Use all caps rarely and only for specific purposes. As with all others emphases, use them with discretion. They should be used for shouted words ONLY WHEN NECESSARY and not as a general crutch. As an example of valid use, John Irving in “A Prayer for Owen Meany” uses all caps for Owen’s dialog to indicate Owen’s peculiar way of speaking. At the same time, Owen is not the primary character, so his dialog is only sprinkled through the text and does not occur in large blocks. (Remember to use exclamation marks in moderation as well).

A few basic rules for italics vs. quotes:

Italicize: titles of books, movies, plays, and magazines

Put in quotes: titles of songs, short stories, and articles

For other things, consult a style book or, our favorite, The Chicago Manual of Style.

Article: Italics or Quotes?

NOTE: When you have a section of text already in italics and you want to italicize something within that passage, such as a title or emphasizing a word, you unitalicize the part you would italicize if the section were in normal type. For example:

I wish he’d quit blathering and talking like Yoda in Star Wars, as if he were trying to make me feel stupid.

(4) How to punctuate several paragraphs of dialog from one speaker.

When a piece of dialog is continued over more than one paragraph and no tags or action intervene (such as a long speech), you do not use a closed quote (right smart quote) at the end of the paragraph. However, you open the next and succeeding paragraphs with an open quote (left smart quote). You only close the quote when the dialog is done.

(5) Proper paragraphing of dialog among several speakers.

As a general rule, new speaker equals new paragraph. If the narrator is someone other than the speaker and he/she adds comments during the dialog, you can put those in the same paragraph, but as soon as someone new speaks, use a new paragraph.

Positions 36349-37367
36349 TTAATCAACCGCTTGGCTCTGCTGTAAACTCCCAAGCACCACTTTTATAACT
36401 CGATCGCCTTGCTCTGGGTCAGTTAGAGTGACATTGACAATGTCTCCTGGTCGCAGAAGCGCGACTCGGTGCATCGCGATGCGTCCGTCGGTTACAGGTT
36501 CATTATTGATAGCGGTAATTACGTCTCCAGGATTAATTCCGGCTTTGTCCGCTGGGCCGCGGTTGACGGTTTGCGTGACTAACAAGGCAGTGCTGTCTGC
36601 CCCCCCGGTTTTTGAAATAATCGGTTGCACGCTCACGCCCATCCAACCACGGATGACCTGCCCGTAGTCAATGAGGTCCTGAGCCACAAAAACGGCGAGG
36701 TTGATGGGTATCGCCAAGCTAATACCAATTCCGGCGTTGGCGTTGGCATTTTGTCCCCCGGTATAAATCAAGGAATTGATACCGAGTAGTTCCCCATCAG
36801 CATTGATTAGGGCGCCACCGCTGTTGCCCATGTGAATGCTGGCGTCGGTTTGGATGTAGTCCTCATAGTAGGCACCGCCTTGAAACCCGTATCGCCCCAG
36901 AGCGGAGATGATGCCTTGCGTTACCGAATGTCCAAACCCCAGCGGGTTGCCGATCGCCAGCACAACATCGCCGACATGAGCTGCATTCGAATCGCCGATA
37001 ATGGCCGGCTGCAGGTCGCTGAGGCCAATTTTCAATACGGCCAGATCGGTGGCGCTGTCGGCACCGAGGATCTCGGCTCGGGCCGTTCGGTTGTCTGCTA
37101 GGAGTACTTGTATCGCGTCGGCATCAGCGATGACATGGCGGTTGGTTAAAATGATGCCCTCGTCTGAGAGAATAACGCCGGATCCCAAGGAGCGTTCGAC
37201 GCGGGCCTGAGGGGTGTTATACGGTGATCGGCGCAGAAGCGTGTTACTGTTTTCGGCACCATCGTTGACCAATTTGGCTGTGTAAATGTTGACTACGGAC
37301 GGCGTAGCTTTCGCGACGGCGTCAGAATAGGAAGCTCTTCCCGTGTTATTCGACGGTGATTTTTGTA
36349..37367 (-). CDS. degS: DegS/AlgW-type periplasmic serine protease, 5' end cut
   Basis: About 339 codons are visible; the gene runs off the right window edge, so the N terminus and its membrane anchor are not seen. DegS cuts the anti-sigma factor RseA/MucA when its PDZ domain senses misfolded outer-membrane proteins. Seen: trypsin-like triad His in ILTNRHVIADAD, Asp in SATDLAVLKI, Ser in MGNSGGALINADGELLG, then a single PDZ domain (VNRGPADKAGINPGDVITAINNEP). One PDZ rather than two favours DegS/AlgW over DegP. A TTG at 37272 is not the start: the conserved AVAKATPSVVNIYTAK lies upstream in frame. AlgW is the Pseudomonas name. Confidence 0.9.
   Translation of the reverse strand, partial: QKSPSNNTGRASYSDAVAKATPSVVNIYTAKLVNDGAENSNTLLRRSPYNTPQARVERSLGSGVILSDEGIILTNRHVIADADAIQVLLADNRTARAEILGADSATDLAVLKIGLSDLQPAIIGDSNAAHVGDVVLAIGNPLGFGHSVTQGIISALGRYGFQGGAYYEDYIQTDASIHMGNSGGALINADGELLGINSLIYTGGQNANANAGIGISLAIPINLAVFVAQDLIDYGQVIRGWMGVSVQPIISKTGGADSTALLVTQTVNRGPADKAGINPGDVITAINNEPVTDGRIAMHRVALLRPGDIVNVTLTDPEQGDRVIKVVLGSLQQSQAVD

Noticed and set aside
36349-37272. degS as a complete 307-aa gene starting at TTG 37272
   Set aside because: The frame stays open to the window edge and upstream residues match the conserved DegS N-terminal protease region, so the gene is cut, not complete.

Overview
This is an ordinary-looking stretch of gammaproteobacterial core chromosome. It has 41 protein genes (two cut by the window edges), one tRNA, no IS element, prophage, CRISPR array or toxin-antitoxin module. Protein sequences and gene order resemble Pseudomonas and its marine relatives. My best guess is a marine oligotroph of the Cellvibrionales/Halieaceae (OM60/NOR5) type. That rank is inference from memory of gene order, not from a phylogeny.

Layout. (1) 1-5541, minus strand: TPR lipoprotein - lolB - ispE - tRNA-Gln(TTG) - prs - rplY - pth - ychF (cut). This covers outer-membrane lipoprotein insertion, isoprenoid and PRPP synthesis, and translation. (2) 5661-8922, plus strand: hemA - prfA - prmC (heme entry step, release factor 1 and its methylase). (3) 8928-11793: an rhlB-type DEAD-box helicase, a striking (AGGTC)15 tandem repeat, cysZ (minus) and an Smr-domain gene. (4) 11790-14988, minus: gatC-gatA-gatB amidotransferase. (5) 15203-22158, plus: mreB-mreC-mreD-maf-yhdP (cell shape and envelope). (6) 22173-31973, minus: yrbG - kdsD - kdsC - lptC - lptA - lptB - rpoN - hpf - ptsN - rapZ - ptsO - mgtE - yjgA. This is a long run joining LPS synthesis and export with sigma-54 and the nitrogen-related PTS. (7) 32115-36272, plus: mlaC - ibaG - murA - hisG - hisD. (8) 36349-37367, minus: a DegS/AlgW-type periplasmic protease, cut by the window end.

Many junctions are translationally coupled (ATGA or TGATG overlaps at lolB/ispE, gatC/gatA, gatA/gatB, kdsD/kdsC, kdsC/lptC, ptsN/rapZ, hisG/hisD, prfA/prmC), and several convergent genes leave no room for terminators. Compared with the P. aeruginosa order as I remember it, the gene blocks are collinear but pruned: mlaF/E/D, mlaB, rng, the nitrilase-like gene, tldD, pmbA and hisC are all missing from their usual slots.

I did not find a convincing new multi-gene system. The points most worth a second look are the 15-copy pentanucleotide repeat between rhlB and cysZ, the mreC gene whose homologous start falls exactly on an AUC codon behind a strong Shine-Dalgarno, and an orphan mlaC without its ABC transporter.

At the same time, it’s not a good idea to put the speakers actions in a separate paragraph. Most readers will assume that a new paragraph means a new speaker, and will be confused otherwise. Here’s an example of how not to write dialog. I’ve numbered the lines for reference.

(LINE 1) “I don’t understand what Mike wants,” John said.

(LINE 2) He shook his head.

(LINE 3) “I thought he explained it pretty well, but I have to admit I got lost once or twice,” Mary said.

(LINE 4) She frowned.

(LINE 5) “I took notes.”

(LINE 6) “Maybe if we went over them together…” Mary sat down and pulled out her notebook.

The first 4 lines are clear, but in lines 5 and 6 it’s unclear who’s speaking. While dialog tags would solve it, you risk overdoing the tags, and they’re unnecessary if you format it properly.

(LINE 1) John shook his head. “I don’t understand what Mike wants.”

(LINE 2) “I thought he explained it pretty well, but I have to admit I got lost once or twice,” Mary said. She frowned. “I took notes.”

(LINE 3) “Maybe if we went over them together…”

(LINE 4) Mary sat down and pulled out her notebook.

The dialog alternates between John (1 & 3) and Mary (2 & 4) and it’s clear who said what. We also eliminated the need for a couple of tags.

(6) Don’t use MS Word’s bullet points in your manuscript. You’re asking for trouble if you do, especially when you try to edit them.

(7) Should you indent the first paragraph of a chapter?

There’s some controversy surrounding this. Most (but not all) traditionally published books do NOT indent the first paragraph of a chapter. I’ve posted two links below for you to read up and make your own choice. Yes, it’s a choice, not a hard rule.

Wikibooks Basic Book Design: Indentation

First Line Indentation Controversy

My take is that if a reader is going to base his decision on whether to buy my novel by the indentation, or lack thereof, of the first paragraph, then I probably don’t want that person as one of my readers.

Happy formatting, my friends.

–Rick